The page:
Soon Linkletter was earning $75,000 a year from all sources, and as his bank account and popularity increased, so did his confid nee. He continued writing material for People Are Funny, and after a couple of years he felt that he had proved he was invaluable to the show. He simply asked Guedel to drop Baker as M.C. Guedel agreed, and this time nobody objected, except Baker. Linkletter triumphantly moved back to Los Angeles and took over. Not long afterward. Guedel and Linkletter dreamed up House Party, and it also became a hit. When television arrived both shows moved into the new medium without a hitch. Before he reached his 40th birthday, Linkletter was a national celebrity earning $350,000 to $400,000 a year. Since then things have only gotten better, to the point where what Linkletter was telling his followers as they flocked around him in Hawaii was hardly true—he could afford to be there if nobody ever recognized his face again.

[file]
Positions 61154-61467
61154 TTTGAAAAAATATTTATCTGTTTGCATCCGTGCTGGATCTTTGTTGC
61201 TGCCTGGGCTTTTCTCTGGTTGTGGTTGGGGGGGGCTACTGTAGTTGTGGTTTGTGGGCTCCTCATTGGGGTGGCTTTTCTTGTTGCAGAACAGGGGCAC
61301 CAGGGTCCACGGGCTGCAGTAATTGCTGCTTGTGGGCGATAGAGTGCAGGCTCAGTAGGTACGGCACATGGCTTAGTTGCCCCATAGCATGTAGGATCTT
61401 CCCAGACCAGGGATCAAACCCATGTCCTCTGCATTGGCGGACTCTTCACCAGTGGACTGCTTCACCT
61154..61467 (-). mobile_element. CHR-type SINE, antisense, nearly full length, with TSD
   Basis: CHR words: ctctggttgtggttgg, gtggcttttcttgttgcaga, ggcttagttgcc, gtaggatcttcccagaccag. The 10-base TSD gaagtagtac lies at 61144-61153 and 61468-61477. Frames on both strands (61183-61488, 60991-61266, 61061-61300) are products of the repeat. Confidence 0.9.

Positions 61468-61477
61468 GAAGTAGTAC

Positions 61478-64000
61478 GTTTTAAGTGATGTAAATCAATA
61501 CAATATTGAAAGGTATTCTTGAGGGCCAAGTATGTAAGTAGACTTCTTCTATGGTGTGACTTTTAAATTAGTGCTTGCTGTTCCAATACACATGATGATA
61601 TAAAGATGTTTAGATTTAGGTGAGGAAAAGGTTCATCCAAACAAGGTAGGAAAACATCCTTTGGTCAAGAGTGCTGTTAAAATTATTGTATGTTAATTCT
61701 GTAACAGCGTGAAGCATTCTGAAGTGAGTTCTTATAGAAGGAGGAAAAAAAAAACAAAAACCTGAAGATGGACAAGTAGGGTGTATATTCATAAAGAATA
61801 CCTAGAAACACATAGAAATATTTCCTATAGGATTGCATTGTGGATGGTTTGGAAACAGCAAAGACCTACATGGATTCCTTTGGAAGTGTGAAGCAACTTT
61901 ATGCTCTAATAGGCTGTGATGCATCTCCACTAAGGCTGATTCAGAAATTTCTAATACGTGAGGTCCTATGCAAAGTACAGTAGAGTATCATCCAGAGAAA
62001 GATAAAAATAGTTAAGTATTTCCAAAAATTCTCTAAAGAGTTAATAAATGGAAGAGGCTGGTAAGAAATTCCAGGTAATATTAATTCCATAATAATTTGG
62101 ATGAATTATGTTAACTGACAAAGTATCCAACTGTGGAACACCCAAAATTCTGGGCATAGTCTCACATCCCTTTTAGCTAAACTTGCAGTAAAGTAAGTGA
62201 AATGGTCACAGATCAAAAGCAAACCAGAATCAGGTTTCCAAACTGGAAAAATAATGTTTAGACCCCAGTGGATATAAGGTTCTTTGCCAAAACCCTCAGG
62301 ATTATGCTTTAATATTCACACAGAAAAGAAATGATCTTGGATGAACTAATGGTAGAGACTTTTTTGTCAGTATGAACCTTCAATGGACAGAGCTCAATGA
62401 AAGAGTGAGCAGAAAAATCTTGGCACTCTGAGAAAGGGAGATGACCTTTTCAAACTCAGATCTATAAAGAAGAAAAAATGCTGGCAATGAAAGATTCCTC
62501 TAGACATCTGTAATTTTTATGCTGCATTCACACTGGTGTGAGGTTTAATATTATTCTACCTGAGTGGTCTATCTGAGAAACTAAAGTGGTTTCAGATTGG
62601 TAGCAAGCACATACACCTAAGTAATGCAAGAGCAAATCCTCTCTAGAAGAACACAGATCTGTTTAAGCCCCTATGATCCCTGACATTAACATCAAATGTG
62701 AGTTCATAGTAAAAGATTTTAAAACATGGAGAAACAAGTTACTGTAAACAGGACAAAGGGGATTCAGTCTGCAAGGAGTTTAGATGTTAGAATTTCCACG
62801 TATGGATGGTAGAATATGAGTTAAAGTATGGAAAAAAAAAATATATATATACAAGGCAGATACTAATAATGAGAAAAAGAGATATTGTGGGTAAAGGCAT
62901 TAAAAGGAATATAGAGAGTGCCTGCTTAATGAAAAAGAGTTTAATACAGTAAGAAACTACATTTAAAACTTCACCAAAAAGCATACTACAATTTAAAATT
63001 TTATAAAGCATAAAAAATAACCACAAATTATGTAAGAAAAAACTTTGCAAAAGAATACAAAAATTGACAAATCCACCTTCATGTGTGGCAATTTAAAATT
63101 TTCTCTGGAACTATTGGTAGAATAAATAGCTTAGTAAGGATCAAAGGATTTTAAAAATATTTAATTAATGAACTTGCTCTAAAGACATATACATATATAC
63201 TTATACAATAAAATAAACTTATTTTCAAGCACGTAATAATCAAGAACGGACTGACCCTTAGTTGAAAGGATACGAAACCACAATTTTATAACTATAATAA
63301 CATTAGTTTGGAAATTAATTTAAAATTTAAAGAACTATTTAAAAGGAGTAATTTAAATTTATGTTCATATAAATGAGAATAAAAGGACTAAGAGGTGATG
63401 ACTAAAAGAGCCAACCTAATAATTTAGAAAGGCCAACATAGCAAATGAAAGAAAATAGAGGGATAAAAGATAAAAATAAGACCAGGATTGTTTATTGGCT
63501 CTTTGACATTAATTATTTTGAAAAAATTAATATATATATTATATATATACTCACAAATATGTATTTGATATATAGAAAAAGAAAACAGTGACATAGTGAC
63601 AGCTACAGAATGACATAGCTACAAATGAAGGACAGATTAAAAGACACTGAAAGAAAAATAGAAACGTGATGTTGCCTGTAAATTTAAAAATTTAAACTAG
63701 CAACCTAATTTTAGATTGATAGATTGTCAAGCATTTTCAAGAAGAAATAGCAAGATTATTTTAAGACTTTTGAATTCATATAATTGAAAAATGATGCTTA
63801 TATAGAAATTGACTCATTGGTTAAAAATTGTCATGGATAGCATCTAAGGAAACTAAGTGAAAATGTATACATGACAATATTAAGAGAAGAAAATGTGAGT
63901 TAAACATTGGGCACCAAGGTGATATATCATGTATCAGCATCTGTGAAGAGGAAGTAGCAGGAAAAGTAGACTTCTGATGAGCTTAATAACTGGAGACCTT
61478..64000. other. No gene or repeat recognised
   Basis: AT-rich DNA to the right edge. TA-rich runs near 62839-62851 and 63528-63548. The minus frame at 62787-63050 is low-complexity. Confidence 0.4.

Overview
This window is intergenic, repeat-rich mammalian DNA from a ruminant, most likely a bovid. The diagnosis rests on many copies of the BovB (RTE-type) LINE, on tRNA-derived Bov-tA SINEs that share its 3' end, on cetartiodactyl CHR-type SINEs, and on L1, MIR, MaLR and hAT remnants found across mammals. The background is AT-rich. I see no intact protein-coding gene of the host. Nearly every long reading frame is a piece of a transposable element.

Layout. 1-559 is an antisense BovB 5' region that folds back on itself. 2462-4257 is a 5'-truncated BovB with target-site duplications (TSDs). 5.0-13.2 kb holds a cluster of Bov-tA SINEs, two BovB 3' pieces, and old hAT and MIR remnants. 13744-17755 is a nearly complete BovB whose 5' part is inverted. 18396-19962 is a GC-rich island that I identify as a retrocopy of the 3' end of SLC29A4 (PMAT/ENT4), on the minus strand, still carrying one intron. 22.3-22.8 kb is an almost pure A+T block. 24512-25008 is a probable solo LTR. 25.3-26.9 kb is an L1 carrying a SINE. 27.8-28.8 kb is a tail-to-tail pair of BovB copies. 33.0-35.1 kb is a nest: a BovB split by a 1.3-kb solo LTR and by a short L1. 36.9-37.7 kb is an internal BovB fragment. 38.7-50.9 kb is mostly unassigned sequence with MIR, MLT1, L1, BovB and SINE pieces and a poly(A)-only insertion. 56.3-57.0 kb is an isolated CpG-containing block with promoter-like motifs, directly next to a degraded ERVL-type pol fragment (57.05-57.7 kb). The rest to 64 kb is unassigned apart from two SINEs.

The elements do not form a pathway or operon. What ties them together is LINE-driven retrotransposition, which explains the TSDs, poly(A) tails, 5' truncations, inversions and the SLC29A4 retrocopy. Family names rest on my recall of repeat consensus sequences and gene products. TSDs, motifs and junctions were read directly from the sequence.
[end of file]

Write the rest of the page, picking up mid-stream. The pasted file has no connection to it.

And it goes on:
That same day the Linkletters drove to Sea Life Park, about 14 miles outside Honolulu, where Linkletter got a rare chance to show off in the element he takes to with such pleasure, water. The park was established by a young marine biologist and his wife as a combination marine laboratory and tourist attraction, and Linkletter has become fascinated by it. A couple of years ago, when he was on his way to Hawaii, some friends asked him to look over the park because they had been asked to invest in it and they wanted his opinion. The park still was being built when Linkletter arrived, but after looking around he told his friends that they should save their money. Not only did he think it was not going to amount to much, he thought it was too far from Honolulu to attract tourists even if the marineland show that was planned happened to be good.